California dominates the USA wine scene, and is responsible for four out of every five bottles. The Golden State has the big names, star regions and reputation, and is the first place most wine drinkers think of when the topic of US wine comes up.
It’s not all about California, though – wine is, in fact, made in every single state in the US (even Alaska). Other key regions are Oregon, Washington, New York and Virginia, and all bar New York won medals in this year’s IWSC.
Vineyards were first grown in the USA in the early 1600s, but it took another 150 years for the first grapes to be planted in California, with the real surge following the Gold Rush in the 1850s. European winemakers owe their American counterparts a huge debt of gratitude, too – after the phylloxera louse wreaked havoc by destroying vines across Europe in the late 19th century, it was discovered that American rootstocks were resistant to the pest, and millions of cuttings were sent over to limit the devastation.
The single-most important piece of American wine history happened in the 1970s, however. The Judgement of Paris was a blind tasting organised by the late wine expert Steven Spurrier, which saw the finest French wines pitted against their Californian counterparts. To the astonishment of everyone, Californian wines came first in both white and red categories, establishing its reputation overnight.
There were plenty of Californian success stories in this year’s IWSC, too, with eight Gold medals, including two for the Francis Ford Coppola winery. The Archimedes Cabernet Sauvignon 2018 wowed the judges with its notes of blackberry, blackcurrant and menthol, while the Director’s Cut Zinfandel 2017 displayed sweeter aromas of vanilla, coconut and violets. Outside California, the Twill Cellars Chardonnay 2018 from Oregon’s highly regarded Willamette Valley also scored a Gold, with 95/100pts.
Each USA wine was organised by style and colour, and tasted blind by a panel of experts. Chairing the judges panel was Master of Wine Alistair Cooper, assisted by Master Sommeliers Svetoslav Manolev and Eric Zwiebel, Wine Society buyer Sarah Knowles MW and writer and presenter Helena Nicklin.
The US is capable of every wine style under the sun, so you’re sure to find one in tune with your palate – and it’s worth looking beyond California, too. Here is our list of the best USA wines.
Top USA wines 2021
- Twill Cellars, Chardonnay 2018. Willamette Valley; 95/100
- Francis Ford Coppola Winery, Archimedes Cabernet Sauvignon 2018. Alexander Valley; 95/100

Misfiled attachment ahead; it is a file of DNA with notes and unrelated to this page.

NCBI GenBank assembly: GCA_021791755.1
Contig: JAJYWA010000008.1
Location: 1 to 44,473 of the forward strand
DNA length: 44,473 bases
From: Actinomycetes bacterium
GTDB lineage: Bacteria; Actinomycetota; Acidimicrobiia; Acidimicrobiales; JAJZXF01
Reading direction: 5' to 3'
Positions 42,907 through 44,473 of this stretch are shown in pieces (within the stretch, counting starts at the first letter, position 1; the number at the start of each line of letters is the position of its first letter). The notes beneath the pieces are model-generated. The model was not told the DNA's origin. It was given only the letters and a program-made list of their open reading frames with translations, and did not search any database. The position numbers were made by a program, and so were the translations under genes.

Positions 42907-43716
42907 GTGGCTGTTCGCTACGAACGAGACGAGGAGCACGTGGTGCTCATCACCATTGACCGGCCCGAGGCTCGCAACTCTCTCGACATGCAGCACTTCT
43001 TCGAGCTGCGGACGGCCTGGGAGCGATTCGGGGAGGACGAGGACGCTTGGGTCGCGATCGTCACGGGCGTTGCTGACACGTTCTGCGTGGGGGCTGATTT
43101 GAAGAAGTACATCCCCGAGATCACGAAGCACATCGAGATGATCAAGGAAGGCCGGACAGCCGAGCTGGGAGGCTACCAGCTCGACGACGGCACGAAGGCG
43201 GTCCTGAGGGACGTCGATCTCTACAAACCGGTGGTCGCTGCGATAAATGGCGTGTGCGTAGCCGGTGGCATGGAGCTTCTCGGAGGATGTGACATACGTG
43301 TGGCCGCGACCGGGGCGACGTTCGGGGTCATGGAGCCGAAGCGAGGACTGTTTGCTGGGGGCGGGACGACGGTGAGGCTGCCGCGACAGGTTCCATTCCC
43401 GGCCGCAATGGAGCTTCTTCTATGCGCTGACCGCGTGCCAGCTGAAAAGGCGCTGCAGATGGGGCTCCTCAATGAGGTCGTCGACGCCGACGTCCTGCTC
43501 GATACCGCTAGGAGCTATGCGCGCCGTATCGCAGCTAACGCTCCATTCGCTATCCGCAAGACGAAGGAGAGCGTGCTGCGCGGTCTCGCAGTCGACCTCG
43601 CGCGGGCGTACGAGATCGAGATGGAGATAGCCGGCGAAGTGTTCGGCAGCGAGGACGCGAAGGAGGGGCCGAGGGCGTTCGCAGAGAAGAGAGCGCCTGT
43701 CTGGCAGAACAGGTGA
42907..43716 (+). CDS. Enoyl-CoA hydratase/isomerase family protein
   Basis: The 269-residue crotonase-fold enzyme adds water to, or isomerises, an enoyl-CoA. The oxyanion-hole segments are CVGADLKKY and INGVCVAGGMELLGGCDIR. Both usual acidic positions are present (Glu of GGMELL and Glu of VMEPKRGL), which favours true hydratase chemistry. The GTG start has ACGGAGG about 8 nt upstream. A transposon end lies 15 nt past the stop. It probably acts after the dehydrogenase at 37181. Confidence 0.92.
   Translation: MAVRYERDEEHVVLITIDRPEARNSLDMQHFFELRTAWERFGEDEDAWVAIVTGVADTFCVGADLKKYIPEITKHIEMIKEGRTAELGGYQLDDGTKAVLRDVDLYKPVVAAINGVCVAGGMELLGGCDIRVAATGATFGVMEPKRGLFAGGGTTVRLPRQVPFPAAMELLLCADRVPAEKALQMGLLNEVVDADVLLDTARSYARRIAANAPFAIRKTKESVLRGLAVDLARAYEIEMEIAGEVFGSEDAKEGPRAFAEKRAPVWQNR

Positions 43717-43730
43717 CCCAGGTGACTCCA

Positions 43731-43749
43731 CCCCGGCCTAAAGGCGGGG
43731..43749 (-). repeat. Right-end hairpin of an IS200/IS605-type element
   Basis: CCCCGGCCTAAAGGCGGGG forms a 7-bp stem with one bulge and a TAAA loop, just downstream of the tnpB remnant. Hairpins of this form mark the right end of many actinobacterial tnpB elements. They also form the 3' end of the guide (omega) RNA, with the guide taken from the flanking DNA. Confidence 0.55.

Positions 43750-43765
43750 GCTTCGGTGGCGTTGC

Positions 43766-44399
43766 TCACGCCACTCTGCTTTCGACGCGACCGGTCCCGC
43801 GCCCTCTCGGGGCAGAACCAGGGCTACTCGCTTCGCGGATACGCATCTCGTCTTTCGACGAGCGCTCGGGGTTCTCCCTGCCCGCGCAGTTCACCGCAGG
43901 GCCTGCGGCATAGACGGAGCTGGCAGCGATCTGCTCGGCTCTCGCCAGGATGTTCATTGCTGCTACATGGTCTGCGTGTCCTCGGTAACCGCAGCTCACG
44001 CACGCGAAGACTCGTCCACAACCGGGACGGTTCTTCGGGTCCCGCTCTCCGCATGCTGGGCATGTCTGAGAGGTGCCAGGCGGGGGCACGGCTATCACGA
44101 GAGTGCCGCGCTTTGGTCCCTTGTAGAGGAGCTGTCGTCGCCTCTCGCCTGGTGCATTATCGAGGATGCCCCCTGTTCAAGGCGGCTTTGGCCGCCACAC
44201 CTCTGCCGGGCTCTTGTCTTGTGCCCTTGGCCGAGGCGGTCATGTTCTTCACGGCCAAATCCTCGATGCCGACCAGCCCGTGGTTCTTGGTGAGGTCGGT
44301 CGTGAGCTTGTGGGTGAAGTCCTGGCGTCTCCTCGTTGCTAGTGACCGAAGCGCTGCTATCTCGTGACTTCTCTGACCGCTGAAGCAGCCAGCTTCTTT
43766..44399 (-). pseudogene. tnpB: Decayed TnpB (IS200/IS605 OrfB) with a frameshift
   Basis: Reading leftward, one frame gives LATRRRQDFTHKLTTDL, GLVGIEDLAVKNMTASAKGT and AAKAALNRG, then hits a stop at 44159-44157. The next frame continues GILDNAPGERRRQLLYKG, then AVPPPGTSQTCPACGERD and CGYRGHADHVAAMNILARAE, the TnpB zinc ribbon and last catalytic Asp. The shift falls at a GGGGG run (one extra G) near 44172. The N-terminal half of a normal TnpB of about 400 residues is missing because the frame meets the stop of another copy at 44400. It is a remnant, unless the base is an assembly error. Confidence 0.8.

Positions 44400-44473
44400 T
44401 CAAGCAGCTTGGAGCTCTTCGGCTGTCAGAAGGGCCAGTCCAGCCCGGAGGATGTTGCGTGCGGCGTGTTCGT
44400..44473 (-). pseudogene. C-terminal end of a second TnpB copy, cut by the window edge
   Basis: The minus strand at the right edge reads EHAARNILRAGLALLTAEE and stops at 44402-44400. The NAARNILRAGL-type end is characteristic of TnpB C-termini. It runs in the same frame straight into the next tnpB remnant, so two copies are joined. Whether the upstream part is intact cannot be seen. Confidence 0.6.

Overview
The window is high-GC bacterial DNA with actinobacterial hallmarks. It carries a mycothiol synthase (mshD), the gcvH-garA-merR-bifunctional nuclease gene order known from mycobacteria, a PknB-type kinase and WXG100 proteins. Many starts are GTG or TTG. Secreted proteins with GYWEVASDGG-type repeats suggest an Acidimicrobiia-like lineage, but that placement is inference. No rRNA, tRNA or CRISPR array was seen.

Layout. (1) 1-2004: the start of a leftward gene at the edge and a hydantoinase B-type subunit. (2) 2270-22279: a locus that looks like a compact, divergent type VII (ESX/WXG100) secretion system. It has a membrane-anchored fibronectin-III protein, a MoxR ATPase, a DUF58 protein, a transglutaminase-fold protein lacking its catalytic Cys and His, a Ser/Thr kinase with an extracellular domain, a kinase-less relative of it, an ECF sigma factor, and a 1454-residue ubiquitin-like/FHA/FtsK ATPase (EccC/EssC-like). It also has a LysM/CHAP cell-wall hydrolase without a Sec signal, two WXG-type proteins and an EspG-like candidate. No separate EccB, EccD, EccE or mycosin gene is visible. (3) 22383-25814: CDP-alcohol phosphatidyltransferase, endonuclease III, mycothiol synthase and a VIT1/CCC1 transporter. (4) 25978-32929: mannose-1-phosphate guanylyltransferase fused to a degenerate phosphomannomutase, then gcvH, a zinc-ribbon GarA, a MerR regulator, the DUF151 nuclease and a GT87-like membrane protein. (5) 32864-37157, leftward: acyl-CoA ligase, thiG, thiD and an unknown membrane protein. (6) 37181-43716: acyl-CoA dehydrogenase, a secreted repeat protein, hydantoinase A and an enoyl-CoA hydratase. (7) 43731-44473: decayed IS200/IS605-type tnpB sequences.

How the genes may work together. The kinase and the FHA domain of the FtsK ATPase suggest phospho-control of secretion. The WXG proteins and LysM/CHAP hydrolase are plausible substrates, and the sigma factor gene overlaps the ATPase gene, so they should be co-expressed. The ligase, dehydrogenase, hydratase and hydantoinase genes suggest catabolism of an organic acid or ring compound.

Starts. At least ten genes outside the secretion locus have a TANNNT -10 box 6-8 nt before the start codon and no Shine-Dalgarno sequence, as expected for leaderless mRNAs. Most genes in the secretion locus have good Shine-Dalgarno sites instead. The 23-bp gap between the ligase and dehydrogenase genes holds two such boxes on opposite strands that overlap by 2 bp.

- Francis Ford Coppola Winery, Director’s Cut Zinfandel 2017. Dry Creek Valley; 95/100
- J. Lohr Vineyards & Wines, Tower Road Petite Sirah 2018. Paso Robles; 95/100
- Jesse Katz, Exposed Cabernet Sauvignon 2018. Alexander Valley; 95/100
- Richard Bruno, Petite Sirah 2018. Clarksburg; 95/100
- Scheid Family Wines, Ranch 32 Chardonnay 2019. Arroyo Seco; 92/100
- Z. Alexander Brown Wines, Uncaged Chardonnay 2019. Monterey Country; 92/100
- Camille Benitah, Volute 2018. Napa Valley; 92/100
- Dave Harvey, Upriver Cabernet Sauvignon 2019. Washington; 92/100
- Franc Dusak, 3rd Generation Zinfandel 2018. Sonoma Valley; 92/100
- Robert Mondavi, Private Selection Zinfandel 2019. California; 92/100
- Cellar Crew, The Cellar Cru American 2019. California; 91/100
- David Akiyoshi, Cabernet Sauvignon 2018. California; 91/100
- F. Stephen Millier, Legend Series Dickson Road Zinfandel 2019. California; 91/100
- Grgich Hills Estate, Cabernet Sauvignon 2017. Napa Valley; 91/100
- Karen Birmingham, Barbera 2019. Lodi; 91/100
- Trefethen Family Vineyards, Dragon’s Tooth 2018. Napa Valley; 91/100
How do we judge these wines?
We run a tightly structured, rigorous wine tasting process. That means that each wine sample is pre-poured into numbered glasses and assessed blindly by the judges. Most importantly, our IWSC wine judges are experts in their field, who work across all sectors of the wine industry. For evidence, see our full list of judges.
How do we score these wines?
Only the best wines sampled receive a Gold or Silver award. For example, to win Gold, wines have to score between 95 and 100 points. Meanwhile, Silver wines range from 90 to 94 points. Click here to read more on our scoring system.
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